1.27

Which of the following planes divides the brain into equal right and left portions?

A

median

B

parasagittal

C

coronal

D

transverse

E

oblique



Question 1.28

Question 1.28

A coronal section divides the human body into anterior and posterior halves. Name some anatomical structures and/or regions that would be included in both halves if your cut through the whole body just posterior to the eyes.


​Click here to see the answer to Question 1.28.

TQ 1.01

If you wanted to look at both ventricles of the heart at the same time, what plane would you ask for the CT to be taken in?

Hover here to see the answer to Thought Question 1.01.


Question 1.29

Which of the following planes helps to form the four quadrants?

A

Subcostal

B

Midclavicular

C

Transverse thoracic

D

Transumbilical


A 25-year-old female patient comes to urgent care complaining of abdominal pain, fever, and nausea. She tells the medical professional that earlier in the day she had felt a dull pain near her belly button but now the pain has moved lower and to the right.  She can point to a specific spot on her abdomen to indicate where the pain is localized.

Question 1.30

Which of the following body regions includes the belly button?

A

Right lumbar

B

Epigastric

C

Umbilical

D

Hypograstric

E

Left hypochondriac


Question 1.31

Question 1.31

What organ(s) do you think might be the source of her pain?

Click here to see the answer to Question 1.31.


Question 1.32

Which of the following planes divides the umbilical region from the hypogastric (pubic) region?

A

subcostal

B

transumbilical

C

supracristal

D

midclavicular

E

median


TQ 1.02

Why is it important to describe the human body using anatomical terms for body position, directions, and regions? What problems could you foresee if medical professionals didn't use standardized anatomical language?

​Hover here to see the answer to Thought Question 1.02.


Question 1.33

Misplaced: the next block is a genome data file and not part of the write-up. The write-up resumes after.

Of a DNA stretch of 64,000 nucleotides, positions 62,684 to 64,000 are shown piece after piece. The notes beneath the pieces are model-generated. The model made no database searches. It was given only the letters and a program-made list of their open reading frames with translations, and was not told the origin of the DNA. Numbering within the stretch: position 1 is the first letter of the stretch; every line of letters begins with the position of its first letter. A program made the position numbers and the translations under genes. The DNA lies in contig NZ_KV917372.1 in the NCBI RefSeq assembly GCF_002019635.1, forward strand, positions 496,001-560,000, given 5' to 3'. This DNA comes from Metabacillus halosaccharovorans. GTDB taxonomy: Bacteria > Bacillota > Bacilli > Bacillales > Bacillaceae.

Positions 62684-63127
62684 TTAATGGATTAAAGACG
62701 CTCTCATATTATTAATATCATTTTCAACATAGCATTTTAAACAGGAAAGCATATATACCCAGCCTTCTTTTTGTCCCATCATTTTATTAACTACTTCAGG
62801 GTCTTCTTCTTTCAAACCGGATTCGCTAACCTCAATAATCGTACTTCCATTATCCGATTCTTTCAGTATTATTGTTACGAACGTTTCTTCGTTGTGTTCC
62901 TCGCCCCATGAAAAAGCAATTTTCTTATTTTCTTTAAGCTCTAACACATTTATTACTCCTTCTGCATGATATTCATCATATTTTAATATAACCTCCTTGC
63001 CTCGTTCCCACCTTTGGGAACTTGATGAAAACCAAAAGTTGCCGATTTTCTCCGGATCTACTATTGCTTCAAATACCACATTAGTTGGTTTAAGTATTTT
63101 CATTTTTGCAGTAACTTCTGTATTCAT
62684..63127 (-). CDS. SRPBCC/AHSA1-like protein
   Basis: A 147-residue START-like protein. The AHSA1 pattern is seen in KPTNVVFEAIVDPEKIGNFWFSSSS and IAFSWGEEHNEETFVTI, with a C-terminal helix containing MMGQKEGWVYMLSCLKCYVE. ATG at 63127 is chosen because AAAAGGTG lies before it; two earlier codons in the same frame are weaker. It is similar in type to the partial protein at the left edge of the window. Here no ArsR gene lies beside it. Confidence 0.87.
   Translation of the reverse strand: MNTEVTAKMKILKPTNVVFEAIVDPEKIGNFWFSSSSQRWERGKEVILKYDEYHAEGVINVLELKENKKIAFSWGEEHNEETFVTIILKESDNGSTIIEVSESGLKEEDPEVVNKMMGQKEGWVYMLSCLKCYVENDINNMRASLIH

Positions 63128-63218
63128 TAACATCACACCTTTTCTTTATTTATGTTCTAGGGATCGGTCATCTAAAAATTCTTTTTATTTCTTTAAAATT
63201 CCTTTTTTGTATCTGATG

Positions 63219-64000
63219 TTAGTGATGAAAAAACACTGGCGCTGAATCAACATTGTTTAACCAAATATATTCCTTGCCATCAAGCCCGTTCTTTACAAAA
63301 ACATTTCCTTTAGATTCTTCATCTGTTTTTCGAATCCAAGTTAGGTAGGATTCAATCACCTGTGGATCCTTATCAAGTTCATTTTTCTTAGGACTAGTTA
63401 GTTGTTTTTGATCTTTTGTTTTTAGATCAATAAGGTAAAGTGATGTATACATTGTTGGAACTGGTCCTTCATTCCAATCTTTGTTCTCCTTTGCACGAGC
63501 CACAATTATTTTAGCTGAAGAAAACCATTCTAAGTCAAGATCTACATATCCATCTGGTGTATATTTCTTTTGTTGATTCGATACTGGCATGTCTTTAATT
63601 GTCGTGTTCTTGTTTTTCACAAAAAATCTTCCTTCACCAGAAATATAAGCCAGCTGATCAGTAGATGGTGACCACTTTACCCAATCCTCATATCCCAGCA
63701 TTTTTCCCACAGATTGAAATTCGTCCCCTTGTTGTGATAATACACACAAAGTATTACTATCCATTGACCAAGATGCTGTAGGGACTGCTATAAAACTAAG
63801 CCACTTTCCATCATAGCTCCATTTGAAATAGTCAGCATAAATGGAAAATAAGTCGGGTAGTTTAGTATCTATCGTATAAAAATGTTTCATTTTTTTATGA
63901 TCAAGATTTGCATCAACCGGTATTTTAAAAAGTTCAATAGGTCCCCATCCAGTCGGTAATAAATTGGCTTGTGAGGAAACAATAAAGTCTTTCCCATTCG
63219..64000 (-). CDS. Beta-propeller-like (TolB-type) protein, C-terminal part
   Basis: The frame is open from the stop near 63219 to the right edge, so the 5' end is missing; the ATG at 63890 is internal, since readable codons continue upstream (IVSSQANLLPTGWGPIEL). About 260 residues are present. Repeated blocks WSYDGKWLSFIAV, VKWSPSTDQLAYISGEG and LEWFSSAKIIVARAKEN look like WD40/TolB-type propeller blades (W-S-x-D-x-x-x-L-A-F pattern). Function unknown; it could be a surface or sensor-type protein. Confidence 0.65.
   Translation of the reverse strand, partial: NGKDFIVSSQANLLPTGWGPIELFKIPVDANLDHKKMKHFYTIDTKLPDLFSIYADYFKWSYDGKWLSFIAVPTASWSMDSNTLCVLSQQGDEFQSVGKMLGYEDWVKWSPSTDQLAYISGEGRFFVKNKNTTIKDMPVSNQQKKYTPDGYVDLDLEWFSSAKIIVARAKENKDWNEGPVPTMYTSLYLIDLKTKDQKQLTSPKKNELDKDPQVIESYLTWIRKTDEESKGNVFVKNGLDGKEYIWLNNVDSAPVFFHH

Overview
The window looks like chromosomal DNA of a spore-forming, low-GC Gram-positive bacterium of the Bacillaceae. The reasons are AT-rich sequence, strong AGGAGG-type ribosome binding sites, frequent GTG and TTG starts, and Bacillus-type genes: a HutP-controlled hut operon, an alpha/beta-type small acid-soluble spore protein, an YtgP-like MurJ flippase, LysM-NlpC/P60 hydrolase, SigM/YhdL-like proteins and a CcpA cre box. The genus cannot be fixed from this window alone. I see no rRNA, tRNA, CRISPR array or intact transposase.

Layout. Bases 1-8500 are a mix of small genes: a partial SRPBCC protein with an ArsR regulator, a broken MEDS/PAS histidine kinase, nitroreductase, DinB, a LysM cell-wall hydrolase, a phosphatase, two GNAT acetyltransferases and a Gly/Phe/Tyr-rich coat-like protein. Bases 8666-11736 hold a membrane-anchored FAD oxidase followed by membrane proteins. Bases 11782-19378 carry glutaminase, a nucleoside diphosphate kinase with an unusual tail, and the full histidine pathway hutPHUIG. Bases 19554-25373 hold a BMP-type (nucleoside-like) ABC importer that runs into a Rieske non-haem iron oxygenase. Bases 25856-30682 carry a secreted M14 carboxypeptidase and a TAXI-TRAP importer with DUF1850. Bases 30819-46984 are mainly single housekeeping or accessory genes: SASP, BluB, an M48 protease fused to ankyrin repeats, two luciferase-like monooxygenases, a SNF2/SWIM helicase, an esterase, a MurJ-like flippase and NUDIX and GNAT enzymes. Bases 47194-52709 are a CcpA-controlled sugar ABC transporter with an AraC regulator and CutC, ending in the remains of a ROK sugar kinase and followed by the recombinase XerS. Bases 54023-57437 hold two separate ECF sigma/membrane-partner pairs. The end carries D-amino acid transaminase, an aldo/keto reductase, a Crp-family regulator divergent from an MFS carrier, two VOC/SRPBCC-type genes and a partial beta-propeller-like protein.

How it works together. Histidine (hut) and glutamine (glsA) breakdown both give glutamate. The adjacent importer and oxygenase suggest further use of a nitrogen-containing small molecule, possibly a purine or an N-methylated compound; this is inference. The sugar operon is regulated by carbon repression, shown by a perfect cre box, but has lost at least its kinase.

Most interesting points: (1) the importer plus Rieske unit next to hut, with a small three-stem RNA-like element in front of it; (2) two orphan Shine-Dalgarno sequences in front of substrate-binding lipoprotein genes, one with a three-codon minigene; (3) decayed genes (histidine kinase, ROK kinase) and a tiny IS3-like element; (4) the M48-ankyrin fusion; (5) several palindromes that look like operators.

Question 1.33

During a physical exam, you palpate a patient's abdomen. Which organs would you expect to feel in the right upper quadrant?

​​Click here to see the answer to Question 1.33.

Question 1.34

Question 1.34

Which organs do you think might make you experience pain in the epigastric region?

​​​Click here to see the answer to Question 1.34.

Question 1.35

What topic did you understand the least from this chapter? Explain. (Remember that we are looking for what you understood the least and not necessarily something that you didn’t understand.)


1.5 In-Chapter Feedback​

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1.6 Answers to Discussion Questions

​​Answer to Question 1.04

The ability to effectively 'see' smaller and smaller structures within the body has allowed us to understand physiological function as a consequence of anatomical structures.

Click here to return to Question 1.04

​​​Answer to Question 1.05

Expression of different proteins (from genes) allows cells to specialize for one task versus another. Since an organ is made from many diverse cell types, it's possible for it to have more than one function.

Click here to return to Question 1.05

​Answer to Question 1.15

Blood. The kidney filters the blood and produces urine, which is the waste from many metabolic processes. The filtered blood returns to circulation and the urine waste is expelled from the body.

Click here to return to Question 1.15

​​Answer to Question 1.28

Using the head as an example, the anterior section would contain structures such as the nose, lips, eyes, and frontal lobe of the cerebral cortex. The posterior section would contain the cerebellum, brain stem, occipital bones, etc.

Click here to return to Question 1.28

​​Answer to Question 1.31

The patient described first feeling pain in the umbilical region of the nine abdominopelvic regions.  Pain in one of the three central regions (epigastric, umbilical, and hypogastric) is often related to the gastrointestinal tract organs.  As her illness progressed, she indicates that the pain moved to the right lower quadrant.  She became able to localize the pain (point to a specific spot where it hurt).  The right lower quadrant contains the appendix, cecum, ureter, uterine tube in females, right ovary, and parts of the small intestine.  Her symptoms are consistent with appendicitis although ectopic pregnancy would also need to be ruled out.

Click here to return to Question 1.31

Answer to Question 1.33

Liver, gallbladder, right kidney, stomach, intestines.

​Click here to return to Question 1.33

Answer to Question 1.34

Stomach, duodenum, pancreas.

​​Click here to return to Question 1.34.

1.7 Image Citations

[1] Image courtesy of Wellcome Images under CC BY 4.0.

[2] Image courtesy of ​Darryl Leja, NHGRI under CC BY 2.0.

[3] Image courtesy of Harold E. Dougherty in the Public Domain.